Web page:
If there is no existing group that could serve as a base, then a new committee could be formed. There are several steps to follow in forming a new committee.

First, who shall be the members? If the committee is to be helpful to the community, it must contain people who are respected and who are willing to work hard for the improvement of their community. Another thing to consider is whether the health committee will be able to look after the interests of all sections and groups in the community. A community is often made up of different professional, political, religious, and other groups. If one group or section of the community is left out of the health committee, people belonging to that group may not cooperate on a community health programme suggested by the committee.

Secondly, how do you select committee members? Remember that each community has its own culture and ways of doing things. There are many possible ways of selecting health committee members. Three are listed here:

- Hold a community meeting where members could be nominated, appointed, or elected, or could volunteer, whichever way is acceptable.

- Community leaders could appoint the people they feel are best for the job.

- The various interest groups in the community could be asked to select people to represent them on the committee.

Think of other ways to establish a health committee, and follow the one that is most likely to be acceptable to people in your community. If members are not selected in an acceptable way, people will not respect the work of the committee. It would probably be helpful for any health committee to include people who practice either traditional or modern medicine.

The next question to consider is: how many members should the committee have? A health committee should be large enough to represent the main interests in the community, but small enough for all the members to participate, discuss, and work together easily. The ideal number of members might be around ten.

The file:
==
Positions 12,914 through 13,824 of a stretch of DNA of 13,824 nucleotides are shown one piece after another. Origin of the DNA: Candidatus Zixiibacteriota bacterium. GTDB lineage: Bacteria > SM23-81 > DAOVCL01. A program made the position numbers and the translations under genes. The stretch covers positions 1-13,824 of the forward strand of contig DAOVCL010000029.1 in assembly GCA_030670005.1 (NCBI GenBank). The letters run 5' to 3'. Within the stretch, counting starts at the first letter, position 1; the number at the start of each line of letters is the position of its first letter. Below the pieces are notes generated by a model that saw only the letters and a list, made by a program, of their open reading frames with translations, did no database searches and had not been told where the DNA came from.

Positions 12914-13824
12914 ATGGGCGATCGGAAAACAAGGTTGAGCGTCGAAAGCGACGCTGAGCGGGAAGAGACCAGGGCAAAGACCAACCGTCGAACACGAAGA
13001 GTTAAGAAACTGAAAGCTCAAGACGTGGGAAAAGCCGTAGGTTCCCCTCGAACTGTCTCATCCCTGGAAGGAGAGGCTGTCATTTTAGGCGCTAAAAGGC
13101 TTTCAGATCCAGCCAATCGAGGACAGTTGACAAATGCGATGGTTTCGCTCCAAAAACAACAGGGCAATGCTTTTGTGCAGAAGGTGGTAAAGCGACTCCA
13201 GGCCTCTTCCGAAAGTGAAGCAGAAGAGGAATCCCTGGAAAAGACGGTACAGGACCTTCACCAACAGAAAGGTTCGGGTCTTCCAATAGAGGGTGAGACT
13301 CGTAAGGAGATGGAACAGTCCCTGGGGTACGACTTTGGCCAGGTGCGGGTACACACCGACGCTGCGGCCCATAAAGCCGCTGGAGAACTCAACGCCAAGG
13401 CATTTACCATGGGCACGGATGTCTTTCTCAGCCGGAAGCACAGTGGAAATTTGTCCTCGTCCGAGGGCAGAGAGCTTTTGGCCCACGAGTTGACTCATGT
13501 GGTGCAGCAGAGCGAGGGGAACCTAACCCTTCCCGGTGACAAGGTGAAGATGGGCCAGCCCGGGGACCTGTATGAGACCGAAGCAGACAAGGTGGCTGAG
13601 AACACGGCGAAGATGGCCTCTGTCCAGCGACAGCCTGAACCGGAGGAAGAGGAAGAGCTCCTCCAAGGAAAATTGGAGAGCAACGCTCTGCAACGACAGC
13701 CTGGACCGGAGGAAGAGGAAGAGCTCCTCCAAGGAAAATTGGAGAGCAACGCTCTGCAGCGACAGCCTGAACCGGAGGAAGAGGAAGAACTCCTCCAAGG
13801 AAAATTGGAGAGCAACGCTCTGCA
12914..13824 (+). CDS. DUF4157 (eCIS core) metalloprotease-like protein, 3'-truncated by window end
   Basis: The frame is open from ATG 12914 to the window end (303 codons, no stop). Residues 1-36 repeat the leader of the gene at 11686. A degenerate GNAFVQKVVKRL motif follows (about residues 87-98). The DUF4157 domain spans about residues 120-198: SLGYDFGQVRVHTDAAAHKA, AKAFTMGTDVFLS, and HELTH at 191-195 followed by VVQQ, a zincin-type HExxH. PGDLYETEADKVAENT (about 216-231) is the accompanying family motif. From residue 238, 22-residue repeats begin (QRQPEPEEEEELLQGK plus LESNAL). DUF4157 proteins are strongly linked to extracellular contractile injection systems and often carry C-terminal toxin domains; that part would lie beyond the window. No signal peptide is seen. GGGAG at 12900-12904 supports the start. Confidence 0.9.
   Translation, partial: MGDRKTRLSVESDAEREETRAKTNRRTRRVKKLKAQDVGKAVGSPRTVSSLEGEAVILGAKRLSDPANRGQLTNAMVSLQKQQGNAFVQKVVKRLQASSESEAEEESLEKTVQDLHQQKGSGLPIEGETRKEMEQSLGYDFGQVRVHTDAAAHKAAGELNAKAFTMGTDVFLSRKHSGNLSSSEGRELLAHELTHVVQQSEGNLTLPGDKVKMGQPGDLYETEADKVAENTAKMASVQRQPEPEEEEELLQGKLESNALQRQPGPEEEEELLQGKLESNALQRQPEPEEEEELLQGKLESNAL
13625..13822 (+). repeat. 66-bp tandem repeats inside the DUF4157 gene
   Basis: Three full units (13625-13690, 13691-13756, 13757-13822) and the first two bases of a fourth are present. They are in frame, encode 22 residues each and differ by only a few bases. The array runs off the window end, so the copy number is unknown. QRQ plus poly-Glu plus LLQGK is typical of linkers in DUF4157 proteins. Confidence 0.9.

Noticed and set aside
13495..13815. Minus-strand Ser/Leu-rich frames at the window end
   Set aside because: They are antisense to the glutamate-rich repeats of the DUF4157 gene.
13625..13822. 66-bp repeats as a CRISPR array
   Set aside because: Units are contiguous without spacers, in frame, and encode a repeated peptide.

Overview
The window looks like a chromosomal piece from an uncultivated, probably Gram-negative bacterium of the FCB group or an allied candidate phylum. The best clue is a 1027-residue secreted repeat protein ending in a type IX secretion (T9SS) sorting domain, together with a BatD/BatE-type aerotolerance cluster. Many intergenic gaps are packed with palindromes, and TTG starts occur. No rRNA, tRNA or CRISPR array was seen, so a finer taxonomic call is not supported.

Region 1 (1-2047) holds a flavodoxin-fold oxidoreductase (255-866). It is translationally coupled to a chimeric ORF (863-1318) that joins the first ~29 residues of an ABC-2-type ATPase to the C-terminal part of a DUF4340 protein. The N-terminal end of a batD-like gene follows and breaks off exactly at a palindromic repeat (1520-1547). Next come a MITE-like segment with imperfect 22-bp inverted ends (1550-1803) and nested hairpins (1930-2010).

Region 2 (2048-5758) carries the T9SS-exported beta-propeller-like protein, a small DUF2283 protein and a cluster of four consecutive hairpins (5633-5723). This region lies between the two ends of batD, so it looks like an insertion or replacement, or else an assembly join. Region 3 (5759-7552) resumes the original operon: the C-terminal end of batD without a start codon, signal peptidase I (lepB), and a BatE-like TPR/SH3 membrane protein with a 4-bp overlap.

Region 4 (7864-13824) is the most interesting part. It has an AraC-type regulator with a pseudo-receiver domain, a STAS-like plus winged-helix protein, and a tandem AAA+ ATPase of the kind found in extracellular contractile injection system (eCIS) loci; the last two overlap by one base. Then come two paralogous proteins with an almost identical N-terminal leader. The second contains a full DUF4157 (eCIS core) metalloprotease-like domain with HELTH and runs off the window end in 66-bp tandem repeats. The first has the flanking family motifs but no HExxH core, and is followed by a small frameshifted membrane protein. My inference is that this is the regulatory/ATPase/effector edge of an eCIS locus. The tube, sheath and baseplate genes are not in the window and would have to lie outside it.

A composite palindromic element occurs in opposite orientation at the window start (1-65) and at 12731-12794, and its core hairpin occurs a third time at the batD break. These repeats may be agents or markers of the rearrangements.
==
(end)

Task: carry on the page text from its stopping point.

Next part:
Finally, to whom does a health committee report? The committee should report regularly to the community leaders on its activities and progress. It should also be constantly in touch with health workers to inform them of problems and plans and to obtain guidance and support from them. The committee should be open to ideas and suggestions and to receiving help from any members of the community at any time.

Promoting participation

From your experience you probably know that it is often difficult to obtain the participation of every member, even in small groups. Participation by the whole community is still more difficult. Here are some reasons people may give for not participating in a community project.

- 'No one told me about the project.'
- 'I was angry: they only told me a few days in advance.'
- 'They never thanked me for the work I did the last time.'
- 'I did not agree with the plan.'
- 'The date was the same as the big market in the district town, so we couldn't come.'
- 'No one told me exactly what I was supposed to do.'
- 'They never asked me what I thought, so why should I help?'

Have you heard other reasons being given for not participating'

To encourage participation, you should try to:

- Keep people informed about activities that are being planned.

- Encourage suggestions to be made, directly or through a representative, to the planning committee.

- Set out specific tasks and jobs for everyone. You will need to explain the tasks and maybe provide some training. People should also understand how important their own job is to the success of the whole project.

- Find out on what date most people will be able to participate.

- Give praise and show appreciation to all who help. For example you could take a photograph of everyone who helped with a project and display it where it can be seen by members of the community.

For a community-wide clean-up campaign to be successful, individuals, groups, and whole neighborhoods must participate. Efforts should be made to see that the clean up activities continue throughout the year.